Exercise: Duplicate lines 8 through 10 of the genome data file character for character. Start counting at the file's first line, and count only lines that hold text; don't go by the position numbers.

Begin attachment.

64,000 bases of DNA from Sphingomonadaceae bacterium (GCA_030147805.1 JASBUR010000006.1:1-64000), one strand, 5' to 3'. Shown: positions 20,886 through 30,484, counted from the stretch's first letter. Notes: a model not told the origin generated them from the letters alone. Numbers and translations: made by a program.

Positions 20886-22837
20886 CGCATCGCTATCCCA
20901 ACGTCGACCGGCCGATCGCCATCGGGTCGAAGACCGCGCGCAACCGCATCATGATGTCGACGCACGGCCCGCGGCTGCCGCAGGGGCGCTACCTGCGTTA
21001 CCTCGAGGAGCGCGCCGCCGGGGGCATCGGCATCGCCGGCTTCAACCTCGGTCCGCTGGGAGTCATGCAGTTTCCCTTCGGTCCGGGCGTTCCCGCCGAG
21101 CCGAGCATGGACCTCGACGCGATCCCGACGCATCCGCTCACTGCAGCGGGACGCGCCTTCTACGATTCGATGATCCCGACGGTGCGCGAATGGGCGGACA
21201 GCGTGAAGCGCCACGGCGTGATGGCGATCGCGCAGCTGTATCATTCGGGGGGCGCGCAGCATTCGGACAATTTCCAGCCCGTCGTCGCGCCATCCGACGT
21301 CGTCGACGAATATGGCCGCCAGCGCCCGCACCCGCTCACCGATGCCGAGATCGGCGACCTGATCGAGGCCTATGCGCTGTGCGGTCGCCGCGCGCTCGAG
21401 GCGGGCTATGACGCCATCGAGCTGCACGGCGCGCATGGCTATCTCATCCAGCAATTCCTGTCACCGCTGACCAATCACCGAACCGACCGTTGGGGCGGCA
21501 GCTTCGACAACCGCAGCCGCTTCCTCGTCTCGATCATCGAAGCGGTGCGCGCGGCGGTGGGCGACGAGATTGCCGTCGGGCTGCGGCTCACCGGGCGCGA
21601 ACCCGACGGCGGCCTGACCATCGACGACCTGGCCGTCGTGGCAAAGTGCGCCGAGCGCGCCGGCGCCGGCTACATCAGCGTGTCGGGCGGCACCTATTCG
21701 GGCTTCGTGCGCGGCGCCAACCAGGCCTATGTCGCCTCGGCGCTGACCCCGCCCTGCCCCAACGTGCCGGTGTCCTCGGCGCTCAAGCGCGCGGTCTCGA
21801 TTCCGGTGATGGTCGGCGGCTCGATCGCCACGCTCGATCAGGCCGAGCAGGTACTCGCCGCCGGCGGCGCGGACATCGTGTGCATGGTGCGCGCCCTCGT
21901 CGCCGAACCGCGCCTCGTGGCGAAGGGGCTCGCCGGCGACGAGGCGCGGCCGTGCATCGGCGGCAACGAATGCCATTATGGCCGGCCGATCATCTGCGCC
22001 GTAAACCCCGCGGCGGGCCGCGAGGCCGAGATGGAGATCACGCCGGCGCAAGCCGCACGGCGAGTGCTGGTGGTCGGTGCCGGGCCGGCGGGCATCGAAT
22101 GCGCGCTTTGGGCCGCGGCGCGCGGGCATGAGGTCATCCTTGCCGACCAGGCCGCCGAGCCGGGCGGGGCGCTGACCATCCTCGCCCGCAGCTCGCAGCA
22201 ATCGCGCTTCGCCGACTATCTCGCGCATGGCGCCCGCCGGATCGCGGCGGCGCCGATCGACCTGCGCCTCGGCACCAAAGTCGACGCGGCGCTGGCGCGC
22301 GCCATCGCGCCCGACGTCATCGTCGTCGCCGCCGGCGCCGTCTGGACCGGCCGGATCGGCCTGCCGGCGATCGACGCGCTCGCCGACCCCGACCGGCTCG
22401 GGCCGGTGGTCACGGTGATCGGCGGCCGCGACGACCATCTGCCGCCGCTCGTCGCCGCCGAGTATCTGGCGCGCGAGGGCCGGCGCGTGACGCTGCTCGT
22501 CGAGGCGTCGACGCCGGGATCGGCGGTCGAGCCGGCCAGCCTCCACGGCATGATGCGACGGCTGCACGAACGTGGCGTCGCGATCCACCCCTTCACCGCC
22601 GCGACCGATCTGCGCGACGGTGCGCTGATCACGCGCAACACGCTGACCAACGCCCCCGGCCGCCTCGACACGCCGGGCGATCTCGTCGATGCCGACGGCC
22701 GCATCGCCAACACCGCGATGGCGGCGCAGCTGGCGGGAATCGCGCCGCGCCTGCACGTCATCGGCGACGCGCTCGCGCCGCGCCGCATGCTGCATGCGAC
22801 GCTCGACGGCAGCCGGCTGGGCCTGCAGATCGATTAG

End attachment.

21301 CGTCGACGAATATGGCCGCCAGCGCCCGCACCCGCTCACCGATGCCGAGATCGGCGACCTGATCGAGGCCTATGCGCTGTGCGGTCGCCGCGCGCTCGAG
21401 GCGGGCTATGACGCCATCGAGCTGCACGGCGCGCATGGCTATCTCATCCAGCAATTCCTGTCACCGCTGACCAATCACCGAACCGACCGTTGGGGCGGCA
21501 GCTTCGACAACCGCAGCCGCTTCCTCGTCTCGATCATCGAAGCGGTGCGCGCGGCGGTGGGCGACGAGATTGCCGTCGGGCTGCGGCTCACCGGGCGCGA